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Page:Popular Science Monthly Volume 18.djvu/442

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THE POPULAR SCIENCE MONTHLY.

but, if not helped, he would glance at the dishes around him with an impatient murmur, and try to attract the attention of the waiters with a cough or by touching them. If he drank out of a vessel which he could not lift, he would bend down to it without touching it with his hands or disturbing it. He was particularly neat, seemed annoyed if anything fell upon him or stuck to him, and would pick it off carefully, or would hold up his hands and let some person pick it off; he was free from odors, and was very fond of playing and splashing around in the water. His most prominent individual peculiarities were good humor and cunning. If punished, he never resented it, but would lock his feet together and look up with an expression that disarmed all ill feeling. When he wanted anything, he could make his wish known as expressively and persuasively as any child. If it was not granted he would not give it up, but would wait for his chance with every evidence that he had a plan in his head. Thus, if he wanted to go out, and was refused, he would seem to submit and lie down in assumed indifference not far from the door, raising his head occasionally to see if his opportunity had come, and would gradually draw nearer to the door, keeping careful watch all the time, and at last would go out so quickly that no one could stop him. Whenever he intended to steal sugar or fruit from the cupboard, he would keep looking in the opposite direction till he was not observed, and then would go directly to the cupboard, open the door, and, having shut it behind him, would take out carefully whatever he wanted and eat it as quickly as possible. If detected, he would run away, and his whole demeanor would indicate that he knew he was doing what was forbidden. He took great pleasure in drumming on hollow things, and seldom let an opportunity pass of doing so. Unaccustomed noises were annoying to him. Thunder, the pattering of the rain on the awnings of the ship, the sound of the trumpet and the pipe, gave him so much pain that it was an act of mercy to get him out of hearing of them as quickly as possible. Mpungu declined after he was taken to Europe, and died in a little more than two years after he was caught.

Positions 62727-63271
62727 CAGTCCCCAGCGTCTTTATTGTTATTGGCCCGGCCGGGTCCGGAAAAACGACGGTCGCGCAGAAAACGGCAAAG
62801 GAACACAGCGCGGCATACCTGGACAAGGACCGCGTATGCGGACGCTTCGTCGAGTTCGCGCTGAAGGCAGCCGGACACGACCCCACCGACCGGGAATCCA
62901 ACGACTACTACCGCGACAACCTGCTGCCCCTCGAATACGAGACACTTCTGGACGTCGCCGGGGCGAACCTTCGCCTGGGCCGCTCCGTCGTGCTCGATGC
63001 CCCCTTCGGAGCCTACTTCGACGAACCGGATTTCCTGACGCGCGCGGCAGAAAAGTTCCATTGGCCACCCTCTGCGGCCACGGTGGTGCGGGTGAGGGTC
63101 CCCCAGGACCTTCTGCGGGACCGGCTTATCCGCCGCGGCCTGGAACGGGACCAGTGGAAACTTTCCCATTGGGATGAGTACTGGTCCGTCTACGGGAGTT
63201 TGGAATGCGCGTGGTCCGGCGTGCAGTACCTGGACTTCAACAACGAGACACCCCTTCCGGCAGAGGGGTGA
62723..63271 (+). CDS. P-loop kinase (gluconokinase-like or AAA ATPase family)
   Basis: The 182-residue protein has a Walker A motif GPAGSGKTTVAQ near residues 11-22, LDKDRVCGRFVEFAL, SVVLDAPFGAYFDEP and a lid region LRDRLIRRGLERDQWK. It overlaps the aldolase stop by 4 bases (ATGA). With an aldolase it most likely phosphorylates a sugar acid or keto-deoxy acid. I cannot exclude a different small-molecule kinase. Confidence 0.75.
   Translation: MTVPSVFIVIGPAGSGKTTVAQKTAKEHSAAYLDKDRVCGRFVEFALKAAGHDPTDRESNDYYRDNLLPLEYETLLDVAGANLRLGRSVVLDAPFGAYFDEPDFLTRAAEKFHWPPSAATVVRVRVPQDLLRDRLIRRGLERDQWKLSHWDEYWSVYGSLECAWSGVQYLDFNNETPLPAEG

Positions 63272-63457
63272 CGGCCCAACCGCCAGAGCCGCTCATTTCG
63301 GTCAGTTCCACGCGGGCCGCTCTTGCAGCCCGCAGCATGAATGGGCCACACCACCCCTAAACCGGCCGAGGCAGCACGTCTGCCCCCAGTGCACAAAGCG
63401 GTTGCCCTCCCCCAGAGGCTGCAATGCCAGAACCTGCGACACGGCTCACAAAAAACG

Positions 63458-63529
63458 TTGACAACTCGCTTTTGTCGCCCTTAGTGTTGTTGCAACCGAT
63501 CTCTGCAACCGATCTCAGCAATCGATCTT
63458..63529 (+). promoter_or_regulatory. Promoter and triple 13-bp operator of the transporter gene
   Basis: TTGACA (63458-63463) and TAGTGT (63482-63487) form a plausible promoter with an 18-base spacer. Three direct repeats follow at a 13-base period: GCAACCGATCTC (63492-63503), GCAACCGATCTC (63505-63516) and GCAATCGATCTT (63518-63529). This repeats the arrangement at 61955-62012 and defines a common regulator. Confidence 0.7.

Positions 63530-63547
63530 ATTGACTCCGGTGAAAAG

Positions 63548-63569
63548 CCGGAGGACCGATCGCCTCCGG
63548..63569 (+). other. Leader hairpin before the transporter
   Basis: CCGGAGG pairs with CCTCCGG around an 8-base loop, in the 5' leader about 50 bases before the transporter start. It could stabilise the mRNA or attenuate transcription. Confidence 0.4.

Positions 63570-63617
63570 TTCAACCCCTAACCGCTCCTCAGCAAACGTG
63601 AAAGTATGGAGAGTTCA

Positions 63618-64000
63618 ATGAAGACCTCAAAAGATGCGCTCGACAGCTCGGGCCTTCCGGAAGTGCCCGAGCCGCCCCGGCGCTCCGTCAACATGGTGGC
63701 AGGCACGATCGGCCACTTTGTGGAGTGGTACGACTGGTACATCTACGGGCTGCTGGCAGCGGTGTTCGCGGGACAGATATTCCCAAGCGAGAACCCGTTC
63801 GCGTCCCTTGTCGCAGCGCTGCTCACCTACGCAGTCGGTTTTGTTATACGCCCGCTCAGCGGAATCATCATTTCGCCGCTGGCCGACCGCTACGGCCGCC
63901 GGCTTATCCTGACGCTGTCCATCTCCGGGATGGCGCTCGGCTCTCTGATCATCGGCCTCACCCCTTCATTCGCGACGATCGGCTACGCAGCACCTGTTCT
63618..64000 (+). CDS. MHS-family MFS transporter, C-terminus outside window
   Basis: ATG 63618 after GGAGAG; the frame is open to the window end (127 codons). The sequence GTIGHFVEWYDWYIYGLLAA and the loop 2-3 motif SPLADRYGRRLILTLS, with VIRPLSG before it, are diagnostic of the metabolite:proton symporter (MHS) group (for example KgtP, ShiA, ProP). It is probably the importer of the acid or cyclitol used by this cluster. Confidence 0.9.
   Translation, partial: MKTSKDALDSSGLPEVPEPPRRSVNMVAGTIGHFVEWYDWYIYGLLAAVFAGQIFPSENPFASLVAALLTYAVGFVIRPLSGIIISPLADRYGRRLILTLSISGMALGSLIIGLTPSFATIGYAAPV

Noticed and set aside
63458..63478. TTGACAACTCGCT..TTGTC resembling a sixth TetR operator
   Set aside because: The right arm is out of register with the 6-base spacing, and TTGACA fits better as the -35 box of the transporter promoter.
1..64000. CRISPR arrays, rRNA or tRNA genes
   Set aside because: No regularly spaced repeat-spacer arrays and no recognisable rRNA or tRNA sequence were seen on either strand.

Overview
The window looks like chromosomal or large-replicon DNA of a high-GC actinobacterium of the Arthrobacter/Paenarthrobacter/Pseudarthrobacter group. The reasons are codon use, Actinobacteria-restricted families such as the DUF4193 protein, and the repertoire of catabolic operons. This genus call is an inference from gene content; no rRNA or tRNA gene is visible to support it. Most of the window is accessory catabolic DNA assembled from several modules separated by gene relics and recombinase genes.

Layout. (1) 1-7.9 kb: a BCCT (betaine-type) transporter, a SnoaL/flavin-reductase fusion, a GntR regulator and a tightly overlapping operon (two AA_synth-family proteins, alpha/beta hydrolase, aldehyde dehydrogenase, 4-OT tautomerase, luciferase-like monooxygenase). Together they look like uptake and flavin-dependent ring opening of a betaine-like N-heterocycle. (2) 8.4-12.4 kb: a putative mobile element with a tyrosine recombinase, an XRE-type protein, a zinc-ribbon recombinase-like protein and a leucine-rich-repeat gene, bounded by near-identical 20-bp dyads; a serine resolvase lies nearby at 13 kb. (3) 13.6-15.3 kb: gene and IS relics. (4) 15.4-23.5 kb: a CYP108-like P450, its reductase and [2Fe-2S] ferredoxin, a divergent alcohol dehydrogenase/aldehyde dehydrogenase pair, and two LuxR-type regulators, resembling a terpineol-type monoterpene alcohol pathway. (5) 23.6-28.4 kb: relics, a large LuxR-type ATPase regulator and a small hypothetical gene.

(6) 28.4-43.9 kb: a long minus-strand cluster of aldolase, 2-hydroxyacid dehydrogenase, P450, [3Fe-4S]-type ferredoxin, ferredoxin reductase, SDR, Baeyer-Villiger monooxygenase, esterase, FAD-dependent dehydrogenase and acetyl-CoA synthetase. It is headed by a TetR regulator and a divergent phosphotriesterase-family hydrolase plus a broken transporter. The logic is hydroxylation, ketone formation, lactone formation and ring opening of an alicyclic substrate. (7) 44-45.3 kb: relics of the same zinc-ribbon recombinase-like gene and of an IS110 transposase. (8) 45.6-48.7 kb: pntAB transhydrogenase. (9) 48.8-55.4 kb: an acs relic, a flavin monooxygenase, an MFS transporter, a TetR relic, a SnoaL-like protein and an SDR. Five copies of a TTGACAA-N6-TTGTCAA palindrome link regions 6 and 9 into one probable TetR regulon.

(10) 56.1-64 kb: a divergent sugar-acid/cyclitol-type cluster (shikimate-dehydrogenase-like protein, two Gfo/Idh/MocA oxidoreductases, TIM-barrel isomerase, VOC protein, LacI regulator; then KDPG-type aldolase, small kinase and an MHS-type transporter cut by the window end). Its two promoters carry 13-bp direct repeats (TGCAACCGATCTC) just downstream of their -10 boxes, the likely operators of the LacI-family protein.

The Stone-Grains in Fruit.—Henry Polonié considers, in "Kosmos," the nature of the gritty particles in pears and other fruits of the apple family. Each of these bodies consists of several cells which may be called stone-cells, and which have walls of considerable strength, traversed by canals. The stone-cells are widely distributed through the vegetable kingdom, and form an essential part of the framework of many plants. In these cases they perform mechanical functions, as they do also in grapes or stone fruits, where they form strong walls protecting the seed. The mechanical office does not, however, appear in the pear, for the stone-grains are scattered irregularly in the pulp of the fruit. M. Polonié suggests that they may be the rudimentary remains of a stone casing to the seeds of some ancestor of our present cultivated and wild pears. It is in favor of this theory that the stony pear-grains are not evenly distributed through the whole fruit, but are thickest in a zone surrounding the seeds, and where we should expect to find the shell of the stone if the pear was a proper stone-fruit. By bringing together the different varieties of cultivated and wild or wood pears, we might arrange a series of fruits in regular gradation, from a luscious pear with hardly any stony grains down to a tough wood-pear, in which these grains would be so close as ta touch each other all around. If the latter pear is dried, the stony surrounding becomes so hard that it is difficult to cut through it. M. Polonié has found this to be the case with certain wild pears which he has observed. This theory is also supported by the analogy of certain genera related to the pear whose fruits inclose stones, as the medlar, which has fine stony seeds; certain species of thorn, in which the seeds are merged into one kernel surrounded by a stony envelope, and some exotic genera, as the East Indian stranæsia, in which all the seeds are surrounded by a common stony envelope. The quince has also gritty particles, which are distributed similarly with those of the pear; and a quince from the shores of the Caspian Sea, which is preserved in the herbarium at Berlin, has its stone-grains thickly grouped in a hard mass surrounding the seeds, like the wood-pears mentioned by M. Polonié.